Oxford Self-help housing for alcoholics and addicts – sobriety plus responsibility

Oxford Houses are democratic, mutual help–oriented recovery homes for individuals with substance abuse histories. There are more than 1200 of these houses in the United States, and each home is operated independently by its residents, without help from professional staff.  In a recent experiment, 150 individuals in Illinois were randomly assigned to either an Oxford House or usual-care condition (i.e., outpatient treatment or self-help groups) after substance abuse treatment discharge. At the 24-month follow-up, those in the Oxford House condition compared with the usual-care condition had significantly lower substance use, significantly higher monthly income, and significantly lower incarceration rates.

KEY FINDINGS

• Given the high costs of substance abuse disorders to society in general, and to the health care delivery system in particular, the results of this randomized test of the efficacy of a low-cost, self-help housing intervention compared with the usual services provided after inpatient substance abuse treatment have major public health implications. • Because residents pay all expenses, these types of self-governed settings have important public policy implications for stabilizing individuals with substance abuse histories, especially in an era of cutbacks in funding for a variety of social service programs.

The Oxford House Model

• The house must be democratically self-run. • The house membership is responsible for all household expenses. Each house is fully responsible for its own expenses and debts.

• An individual recovering from drug or alcohol addiction can live in an Oxford House for as long as he or she does not drink alcohol, does not use drugs, and pays an equal share of the house expenses. The house must immediately expel any member who uses alcohol or drugs.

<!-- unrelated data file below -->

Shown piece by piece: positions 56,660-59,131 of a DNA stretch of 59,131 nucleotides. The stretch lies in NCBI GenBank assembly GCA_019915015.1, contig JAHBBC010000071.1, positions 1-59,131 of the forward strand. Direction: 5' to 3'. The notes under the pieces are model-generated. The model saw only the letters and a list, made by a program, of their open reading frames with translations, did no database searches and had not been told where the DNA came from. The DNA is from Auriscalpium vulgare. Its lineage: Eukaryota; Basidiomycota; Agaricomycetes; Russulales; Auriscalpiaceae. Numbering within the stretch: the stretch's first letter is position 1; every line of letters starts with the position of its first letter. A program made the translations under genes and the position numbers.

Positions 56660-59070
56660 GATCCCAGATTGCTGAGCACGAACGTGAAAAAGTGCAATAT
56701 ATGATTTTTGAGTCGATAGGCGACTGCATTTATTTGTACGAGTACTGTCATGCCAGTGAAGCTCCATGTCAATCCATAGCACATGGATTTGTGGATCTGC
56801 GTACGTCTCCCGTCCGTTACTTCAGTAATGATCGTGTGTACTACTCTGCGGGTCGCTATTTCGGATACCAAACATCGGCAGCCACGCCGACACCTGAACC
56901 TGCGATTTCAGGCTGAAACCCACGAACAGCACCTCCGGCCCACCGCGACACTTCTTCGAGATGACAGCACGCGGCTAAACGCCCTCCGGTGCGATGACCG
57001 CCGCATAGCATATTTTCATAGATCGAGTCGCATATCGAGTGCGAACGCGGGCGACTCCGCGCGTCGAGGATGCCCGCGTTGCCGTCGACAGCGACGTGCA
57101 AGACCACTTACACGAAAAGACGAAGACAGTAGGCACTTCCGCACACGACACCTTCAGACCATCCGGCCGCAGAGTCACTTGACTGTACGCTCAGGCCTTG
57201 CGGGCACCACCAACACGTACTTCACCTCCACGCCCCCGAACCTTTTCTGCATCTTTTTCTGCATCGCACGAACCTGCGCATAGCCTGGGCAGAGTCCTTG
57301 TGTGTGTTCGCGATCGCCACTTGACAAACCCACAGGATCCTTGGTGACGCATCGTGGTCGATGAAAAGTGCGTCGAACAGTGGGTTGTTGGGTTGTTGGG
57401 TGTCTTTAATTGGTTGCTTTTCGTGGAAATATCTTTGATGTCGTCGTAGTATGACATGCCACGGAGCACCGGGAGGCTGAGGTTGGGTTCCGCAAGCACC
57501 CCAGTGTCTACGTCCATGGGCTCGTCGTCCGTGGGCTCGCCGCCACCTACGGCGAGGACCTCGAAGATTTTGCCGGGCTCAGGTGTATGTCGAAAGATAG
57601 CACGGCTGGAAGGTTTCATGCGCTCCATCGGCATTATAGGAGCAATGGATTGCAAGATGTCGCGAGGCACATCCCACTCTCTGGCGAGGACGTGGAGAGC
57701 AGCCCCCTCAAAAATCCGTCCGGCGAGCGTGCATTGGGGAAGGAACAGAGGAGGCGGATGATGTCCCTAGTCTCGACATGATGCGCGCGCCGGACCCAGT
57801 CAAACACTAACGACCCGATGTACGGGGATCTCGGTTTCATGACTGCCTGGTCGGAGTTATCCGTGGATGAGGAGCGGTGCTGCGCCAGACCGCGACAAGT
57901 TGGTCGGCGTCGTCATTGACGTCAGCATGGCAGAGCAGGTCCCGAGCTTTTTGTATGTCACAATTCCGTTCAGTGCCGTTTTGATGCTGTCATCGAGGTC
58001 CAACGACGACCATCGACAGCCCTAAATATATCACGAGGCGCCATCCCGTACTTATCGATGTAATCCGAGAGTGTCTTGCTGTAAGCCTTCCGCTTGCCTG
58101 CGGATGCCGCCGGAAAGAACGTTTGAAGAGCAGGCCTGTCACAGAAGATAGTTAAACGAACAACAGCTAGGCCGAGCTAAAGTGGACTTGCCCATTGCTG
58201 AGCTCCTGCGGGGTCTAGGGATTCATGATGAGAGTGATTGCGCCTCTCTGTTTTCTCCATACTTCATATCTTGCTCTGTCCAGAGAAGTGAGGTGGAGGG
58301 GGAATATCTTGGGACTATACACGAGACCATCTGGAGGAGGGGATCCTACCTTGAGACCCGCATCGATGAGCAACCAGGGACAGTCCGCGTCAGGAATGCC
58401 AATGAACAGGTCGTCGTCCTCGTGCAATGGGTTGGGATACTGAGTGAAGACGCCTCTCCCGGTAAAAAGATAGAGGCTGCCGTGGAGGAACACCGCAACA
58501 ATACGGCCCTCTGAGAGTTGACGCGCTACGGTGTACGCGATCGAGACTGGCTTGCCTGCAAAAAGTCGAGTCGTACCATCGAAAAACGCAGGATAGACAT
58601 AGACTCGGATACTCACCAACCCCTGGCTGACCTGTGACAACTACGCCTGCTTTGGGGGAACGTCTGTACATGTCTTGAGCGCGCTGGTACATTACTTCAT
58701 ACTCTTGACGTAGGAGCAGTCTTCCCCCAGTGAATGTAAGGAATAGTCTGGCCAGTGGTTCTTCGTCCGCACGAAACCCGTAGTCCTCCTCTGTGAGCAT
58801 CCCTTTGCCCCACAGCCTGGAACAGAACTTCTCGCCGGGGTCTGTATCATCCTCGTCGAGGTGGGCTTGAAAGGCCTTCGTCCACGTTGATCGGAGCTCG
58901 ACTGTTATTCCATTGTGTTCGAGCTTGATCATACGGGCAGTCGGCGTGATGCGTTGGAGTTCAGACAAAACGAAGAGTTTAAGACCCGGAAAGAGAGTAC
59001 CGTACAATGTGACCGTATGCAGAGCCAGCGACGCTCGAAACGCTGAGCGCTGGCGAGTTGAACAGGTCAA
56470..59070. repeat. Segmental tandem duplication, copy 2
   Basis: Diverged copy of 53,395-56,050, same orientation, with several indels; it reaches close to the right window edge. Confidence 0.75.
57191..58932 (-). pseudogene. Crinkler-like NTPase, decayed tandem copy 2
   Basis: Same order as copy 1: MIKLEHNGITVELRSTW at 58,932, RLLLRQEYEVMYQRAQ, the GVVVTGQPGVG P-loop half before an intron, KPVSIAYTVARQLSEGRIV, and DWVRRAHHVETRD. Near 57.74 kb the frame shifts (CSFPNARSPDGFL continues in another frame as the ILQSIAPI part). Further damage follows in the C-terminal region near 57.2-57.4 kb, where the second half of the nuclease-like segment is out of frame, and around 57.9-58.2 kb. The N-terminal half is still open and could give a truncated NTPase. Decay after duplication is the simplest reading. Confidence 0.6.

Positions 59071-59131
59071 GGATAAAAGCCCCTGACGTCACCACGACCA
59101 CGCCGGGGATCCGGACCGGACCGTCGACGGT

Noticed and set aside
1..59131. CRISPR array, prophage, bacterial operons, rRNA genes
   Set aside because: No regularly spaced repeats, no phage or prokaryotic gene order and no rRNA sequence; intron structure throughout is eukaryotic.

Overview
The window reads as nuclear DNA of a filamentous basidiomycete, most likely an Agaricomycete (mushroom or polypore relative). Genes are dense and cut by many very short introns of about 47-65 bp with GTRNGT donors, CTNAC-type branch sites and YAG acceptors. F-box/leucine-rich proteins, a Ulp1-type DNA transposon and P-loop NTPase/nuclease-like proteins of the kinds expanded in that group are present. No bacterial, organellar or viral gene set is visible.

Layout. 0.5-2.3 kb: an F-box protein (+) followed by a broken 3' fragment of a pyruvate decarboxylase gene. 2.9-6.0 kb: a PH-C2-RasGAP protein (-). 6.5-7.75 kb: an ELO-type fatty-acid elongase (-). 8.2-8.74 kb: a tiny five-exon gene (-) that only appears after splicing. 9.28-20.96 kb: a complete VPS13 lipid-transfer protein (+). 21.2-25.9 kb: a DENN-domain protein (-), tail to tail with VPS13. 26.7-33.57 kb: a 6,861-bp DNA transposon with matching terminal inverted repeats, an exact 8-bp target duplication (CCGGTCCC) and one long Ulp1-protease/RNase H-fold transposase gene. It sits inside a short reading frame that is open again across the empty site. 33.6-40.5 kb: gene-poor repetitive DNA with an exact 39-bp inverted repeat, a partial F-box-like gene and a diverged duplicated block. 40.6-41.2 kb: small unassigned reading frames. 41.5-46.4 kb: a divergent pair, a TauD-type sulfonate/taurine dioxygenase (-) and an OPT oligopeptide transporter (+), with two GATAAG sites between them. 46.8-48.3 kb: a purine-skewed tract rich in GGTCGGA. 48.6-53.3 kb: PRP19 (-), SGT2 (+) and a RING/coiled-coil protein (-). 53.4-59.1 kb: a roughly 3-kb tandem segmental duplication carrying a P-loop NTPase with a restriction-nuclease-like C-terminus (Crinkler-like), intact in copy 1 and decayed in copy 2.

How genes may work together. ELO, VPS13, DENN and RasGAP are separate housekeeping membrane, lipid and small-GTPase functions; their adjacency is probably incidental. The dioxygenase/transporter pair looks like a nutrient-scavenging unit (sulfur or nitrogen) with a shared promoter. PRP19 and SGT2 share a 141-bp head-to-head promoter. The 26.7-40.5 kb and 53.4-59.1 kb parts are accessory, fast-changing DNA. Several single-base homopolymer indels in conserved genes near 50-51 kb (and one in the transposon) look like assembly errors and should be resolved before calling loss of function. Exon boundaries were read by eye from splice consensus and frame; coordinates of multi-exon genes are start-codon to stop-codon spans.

• The average stay is a little more than a year, but many residents stay 3 or more years.

• There are men-only houses and women-only houses, but no houses for both groups to live together.

• Any recovering alcoholic or drug addict can apply to get into any Oxford House by filling out an application and being interviewed by the existing members of the house.

• Any group of individuals recovering from alcohol or drug addiction can start a new Oxford House. All they need to do is to find a house to rent in the name of the group and apply to Oxford House Inc for a charter.

• Oxford Houses have 6 to 10 members. A house with fewer than 6 individuals is difficult to maintain because of the small size of the group and the fact that any vacancy causes a greater disruption of the financial welfare of the house. A house must have 6 or more residents to be recognized or chartered by Oxford House.

• There is no time limit on sobriety before coming into an Oxford House. Generally, an individual comes into an Oxford House after a 28-day rehabilitation program or a 5- to 10-day detoxification program. 

Leonard A. Jason, PhD, Bradley D. Olson, PhD, Joseph R. Ferrari, PhD, and Anthony T. Lo Sasso, PhD. Communal Housing Settings Enhance Substance Abuse Recovery. (Am J Public Health. 2006;96:1727–1729.)

 

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